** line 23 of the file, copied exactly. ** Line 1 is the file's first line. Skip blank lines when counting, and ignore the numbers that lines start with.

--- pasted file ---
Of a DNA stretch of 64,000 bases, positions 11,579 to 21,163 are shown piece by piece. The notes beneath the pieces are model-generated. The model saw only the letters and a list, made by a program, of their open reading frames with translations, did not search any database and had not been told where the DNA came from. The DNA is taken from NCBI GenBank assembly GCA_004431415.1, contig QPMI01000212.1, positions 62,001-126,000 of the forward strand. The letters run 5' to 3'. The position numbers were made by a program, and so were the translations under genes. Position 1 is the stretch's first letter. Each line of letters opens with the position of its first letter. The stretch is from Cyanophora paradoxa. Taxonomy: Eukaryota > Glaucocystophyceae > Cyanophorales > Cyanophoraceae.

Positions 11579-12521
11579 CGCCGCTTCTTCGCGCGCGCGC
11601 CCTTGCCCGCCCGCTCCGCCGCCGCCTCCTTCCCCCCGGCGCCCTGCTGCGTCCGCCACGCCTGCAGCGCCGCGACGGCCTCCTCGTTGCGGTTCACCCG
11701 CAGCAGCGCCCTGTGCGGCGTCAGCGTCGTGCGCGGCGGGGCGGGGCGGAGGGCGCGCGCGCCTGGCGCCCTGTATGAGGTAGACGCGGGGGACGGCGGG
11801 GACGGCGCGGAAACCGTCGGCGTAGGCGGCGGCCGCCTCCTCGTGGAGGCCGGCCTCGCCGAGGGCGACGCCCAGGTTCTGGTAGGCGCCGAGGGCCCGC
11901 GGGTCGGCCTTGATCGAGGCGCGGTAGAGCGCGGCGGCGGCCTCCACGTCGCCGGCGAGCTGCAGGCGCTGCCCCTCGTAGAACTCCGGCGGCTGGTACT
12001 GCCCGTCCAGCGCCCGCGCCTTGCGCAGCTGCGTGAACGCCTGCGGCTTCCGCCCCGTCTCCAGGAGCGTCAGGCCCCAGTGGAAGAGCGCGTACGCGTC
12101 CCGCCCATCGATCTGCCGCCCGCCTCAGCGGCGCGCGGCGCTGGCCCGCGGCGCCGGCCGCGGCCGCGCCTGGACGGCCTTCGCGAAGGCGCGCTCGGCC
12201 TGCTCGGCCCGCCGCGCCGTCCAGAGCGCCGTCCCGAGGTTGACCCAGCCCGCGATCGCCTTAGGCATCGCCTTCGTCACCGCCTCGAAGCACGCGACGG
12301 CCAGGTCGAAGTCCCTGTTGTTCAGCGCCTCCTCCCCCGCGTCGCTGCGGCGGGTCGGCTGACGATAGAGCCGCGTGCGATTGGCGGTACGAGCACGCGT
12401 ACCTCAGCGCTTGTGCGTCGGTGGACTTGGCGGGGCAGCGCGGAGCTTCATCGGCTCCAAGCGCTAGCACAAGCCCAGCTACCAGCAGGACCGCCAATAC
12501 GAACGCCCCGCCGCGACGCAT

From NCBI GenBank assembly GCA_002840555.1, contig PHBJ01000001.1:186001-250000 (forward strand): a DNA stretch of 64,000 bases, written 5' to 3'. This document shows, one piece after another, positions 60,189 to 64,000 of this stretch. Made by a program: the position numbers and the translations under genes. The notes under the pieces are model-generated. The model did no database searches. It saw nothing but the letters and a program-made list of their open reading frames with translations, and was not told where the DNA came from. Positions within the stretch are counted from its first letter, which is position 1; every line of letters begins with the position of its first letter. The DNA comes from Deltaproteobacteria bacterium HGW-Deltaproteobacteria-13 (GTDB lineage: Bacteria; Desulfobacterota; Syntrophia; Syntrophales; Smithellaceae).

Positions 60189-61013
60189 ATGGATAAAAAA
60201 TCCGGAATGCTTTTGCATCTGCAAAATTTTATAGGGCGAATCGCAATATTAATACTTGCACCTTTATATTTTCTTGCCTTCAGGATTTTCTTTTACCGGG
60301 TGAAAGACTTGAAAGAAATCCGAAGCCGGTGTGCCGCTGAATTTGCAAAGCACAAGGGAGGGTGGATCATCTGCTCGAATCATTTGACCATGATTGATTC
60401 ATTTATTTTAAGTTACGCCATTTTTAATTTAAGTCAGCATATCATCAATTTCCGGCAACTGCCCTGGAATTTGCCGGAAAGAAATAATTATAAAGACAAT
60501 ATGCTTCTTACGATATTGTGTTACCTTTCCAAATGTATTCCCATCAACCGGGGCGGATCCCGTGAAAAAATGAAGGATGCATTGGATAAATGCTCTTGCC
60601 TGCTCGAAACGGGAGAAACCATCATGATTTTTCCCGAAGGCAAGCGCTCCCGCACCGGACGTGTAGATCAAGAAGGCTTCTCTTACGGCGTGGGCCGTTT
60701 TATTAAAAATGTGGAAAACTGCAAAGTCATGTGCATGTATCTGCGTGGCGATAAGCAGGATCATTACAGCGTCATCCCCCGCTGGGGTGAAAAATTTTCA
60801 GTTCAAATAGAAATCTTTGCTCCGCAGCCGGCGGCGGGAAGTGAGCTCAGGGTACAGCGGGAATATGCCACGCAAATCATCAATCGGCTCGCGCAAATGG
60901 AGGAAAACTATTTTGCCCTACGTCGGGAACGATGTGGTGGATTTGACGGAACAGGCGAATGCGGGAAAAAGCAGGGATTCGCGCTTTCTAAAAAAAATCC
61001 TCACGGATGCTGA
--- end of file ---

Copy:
60801 GTTCAAATAGAAATCTTTGCTCCGCAGCCGGCGGCGGGAAGTGAGCTCAGGGTACAGCGGGAATATGCCACGCAAATCATCAATCGGCTCGCGCAAATGG